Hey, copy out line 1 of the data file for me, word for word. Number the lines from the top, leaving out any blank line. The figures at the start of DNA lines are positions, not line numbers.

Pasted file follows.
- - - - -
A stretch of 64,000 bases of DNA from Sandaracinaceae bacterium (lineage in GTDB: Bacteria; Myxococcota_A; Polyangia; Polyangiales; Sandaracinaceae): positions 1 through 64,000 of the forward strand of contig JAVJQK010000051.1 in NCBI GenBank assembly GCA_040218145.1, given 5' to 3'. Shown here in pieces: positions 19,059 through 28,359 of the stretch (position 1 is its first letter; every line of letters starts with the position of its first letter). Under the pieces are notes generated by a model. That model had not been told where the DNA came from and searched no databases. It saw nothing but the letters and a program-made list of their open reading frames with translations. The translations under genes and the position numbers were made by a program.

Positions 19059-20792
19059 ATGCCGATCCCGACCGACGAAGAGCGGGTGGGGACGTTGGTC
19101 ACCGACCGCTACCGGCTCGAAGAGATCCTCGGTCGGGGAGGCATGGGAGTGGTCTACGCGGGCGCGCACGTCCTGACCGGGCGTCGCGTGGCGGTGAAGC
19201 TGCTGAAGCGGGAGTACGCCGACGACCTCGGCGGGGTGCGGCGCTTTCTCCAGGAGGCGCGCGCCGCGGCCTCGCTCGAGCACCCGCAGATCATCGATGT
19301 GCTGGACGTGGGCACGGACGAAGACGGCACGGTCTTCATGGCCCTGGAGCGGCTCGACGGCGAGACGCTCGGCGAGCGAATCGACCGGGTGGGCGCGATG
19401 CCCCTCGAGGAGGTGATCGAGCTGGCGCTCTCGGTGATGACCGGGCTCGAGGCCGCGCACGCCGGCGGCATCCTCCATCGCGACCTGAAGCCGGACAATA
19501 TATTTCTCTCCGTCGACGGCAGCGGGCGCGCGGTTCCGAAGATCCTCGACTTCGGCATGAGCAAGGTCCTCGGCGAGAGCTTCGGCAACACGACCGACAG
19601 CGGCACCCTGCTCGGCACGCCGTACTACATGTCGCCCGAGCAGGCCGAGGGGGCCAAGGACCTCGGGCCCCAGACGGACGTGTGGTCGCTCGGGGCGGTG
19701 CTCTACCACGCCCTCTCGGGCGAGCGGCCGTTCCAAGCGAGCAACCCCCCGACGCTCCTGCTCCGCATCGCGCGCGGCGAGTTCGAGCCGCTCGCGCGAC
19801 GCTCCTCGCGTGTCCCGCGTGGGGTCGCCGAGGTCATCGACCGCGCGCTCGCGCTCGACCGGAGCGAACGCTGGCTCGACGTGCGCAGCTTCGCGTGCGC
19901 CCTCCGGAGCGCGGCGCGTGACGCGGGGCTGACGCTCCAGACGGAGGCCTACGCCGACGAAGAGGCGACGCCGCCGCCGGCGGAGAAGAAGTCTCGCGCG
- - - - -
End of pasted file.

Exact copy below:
A stretch of 64,000 bases of DNA from Sandaracinaceae bacterium (lineage in GTDB: Bacteria; Myxococcota_A; Polyangia; Polyangiales; Sandaracinaceae): positions 1 through 64,000 of the forward strand of contig JAVJQK010000051.1 in NCBI GenBank assembly GCA_040218145.1, given 5' to 3'. Shown here in pieces: positions 19,059 through 28,359 of the stretch (position 1 is its first letter; every line of letters starts with the position of its first letter). Under the pieces are notes generated by a model. That model had not been told where the DNA came from and searched no databases. It saw nothing but the letters and a program-made list of their open reading frames with translations. The translations under genes and the position numbers were made by a program.